The ashigaru did his job and fell riddled with arrows and musket balls, but the samurai was now close enough to charge and did so to good effect. By closing with the enemy he prevented further missile fire at him, but the monks quickly surround him and he was soon fending off three of the dastardly orange-clad devils. The fight was quite short and hard fought. Over the course of a couple of turns he fended off many attacks by the monks and cut down all three of them in turn. His kenjutsu skill came in particularly handy because it meant that he got a free re-roll of one die on all attack and defence rolls. Many of the re-rolls were as bad or worse than the original roll because my dice hate me, but it worked out right in the end. A couple of good re-rolls raised the numbers high enough to be useful. With the re-roll from the skill, it also meant that I could attack more often rather than spending dice from his combat pool to enhance his attacks. This meant he could badly hurt or kill enemy figures in a single turn, thus shortening the odds against him.
In the end, my samurai killed all the enemy monks, aided only a little by the largely ineffective missile fire from my ashigaru. Heads were taken, grain was transported back to the castle and the monks were put in their place.

The campaign is supposed to finish with a final climactic battle but we called it a samurai victory at this point because Steve only had one monk left alive for the final battle, while I had three samurai and three ashigaru.

Thoughts on Ronin
So, my thoughts? I enjoyed this mini-campaign. The rules are simple enough to get into and are well written with few areas of confusion. The game plays quickly, if you don't spend too much time in and between turns chatting. Our games always take longer because they are social events too.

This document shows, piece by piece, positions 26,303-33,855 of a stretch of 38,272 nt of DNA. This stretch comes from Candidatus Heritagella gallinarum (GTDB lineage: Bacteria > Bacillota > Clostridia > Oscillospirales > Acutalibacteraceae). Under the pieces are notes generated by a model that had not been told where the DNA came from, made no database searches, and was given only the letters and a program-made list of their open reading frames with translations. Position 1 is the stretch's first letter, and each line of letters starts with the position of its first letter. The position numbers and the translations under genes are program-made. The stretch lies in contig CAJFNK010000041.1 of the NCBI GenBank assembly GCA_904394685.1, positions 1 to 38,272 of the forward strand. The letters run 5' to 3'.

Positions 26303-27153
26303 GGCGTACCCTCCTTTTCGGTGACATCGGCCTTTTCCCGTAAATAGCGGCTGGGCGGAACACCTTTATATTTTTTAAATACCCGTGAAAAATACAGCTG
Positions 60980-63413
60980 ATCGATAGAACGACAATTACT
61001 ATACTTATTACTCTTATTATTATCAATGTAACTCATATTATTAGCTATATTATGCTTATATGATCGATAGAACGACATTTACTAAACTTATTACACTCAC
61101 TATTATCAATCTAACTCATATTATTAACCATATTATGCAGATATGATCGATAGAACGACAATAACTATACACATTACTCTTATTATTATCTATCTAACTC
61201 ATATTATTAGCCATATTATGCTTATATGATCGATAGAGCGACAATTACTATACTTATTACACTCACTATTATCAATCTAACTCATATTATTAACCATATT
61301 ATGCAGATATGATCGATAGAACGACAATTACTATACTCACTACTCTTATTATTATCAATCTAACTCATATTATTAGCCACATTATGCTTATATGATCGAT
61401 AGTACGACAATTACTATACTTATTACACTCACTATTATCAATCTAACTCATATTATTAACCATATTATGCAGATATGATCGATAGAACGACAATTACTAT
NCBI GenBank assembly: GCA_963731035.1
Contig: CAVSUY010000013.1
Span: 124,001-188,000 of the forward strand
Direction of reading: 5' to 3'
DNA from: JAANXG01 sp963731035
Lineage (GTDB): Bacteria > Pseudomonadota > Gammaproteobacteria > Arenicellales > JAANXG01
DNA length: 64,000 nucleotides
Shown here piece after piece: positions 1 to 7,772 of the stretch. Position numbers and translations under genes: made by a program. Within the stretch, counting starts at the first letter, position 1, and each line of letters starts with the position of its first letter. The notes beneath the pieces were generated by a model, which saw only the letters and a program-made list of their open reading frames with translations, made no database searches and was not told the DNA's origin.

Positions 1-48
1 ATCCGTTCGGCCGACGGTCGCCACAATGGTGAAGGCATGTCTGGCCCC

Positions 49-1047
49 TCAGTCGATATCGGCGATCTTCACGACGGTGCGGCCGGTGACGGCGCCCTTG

The combat pool mechanic is good. Each figure has a combat pool and you choose a total of attack and defence dice equal to that pool. You need attack dice to actually attack and can spend an extra one to enhance your attack. You automatically get one die on all defence rolls, but you can spend a defence die to enhance your defence. Choosing the right mix for the circumstances and deciding when to use them is a great mechanic that takes you away from just standard rolling. I like mechanisms like this because it gives you interesting tactical choices to make. In the fight against the samurai above, Steve chose all attack dice for his mob. He wanted to make all-out attacks against the samurai because the samurai's heavy armour and high fight skill meant it was difficult to hurt him. This choice left the monks vulnerable to the samurai's attacks though, because they were only rolling basic defence rolls. I chose a balanced combat pool so that I could enhance the early defence rolls against Steve's best troops while still making attacks. I also relied on the kenjutsu re-reroll rather than enhancing my attacks.

Combat is made more interesting by an initiative roll too. All figures in a melee roll for initiative and attack in descending order of their roll. You have to choose your combat pool before you make the initiative roll, so there is an element of calculation and risk in choosing your combat pool. Do you rely on attacking first and killing your opponent before he can respond, or do you assume you will have to defend and give yourself a die or two for enhancing your defence? I like these sorts of decisions. They make games more interesting.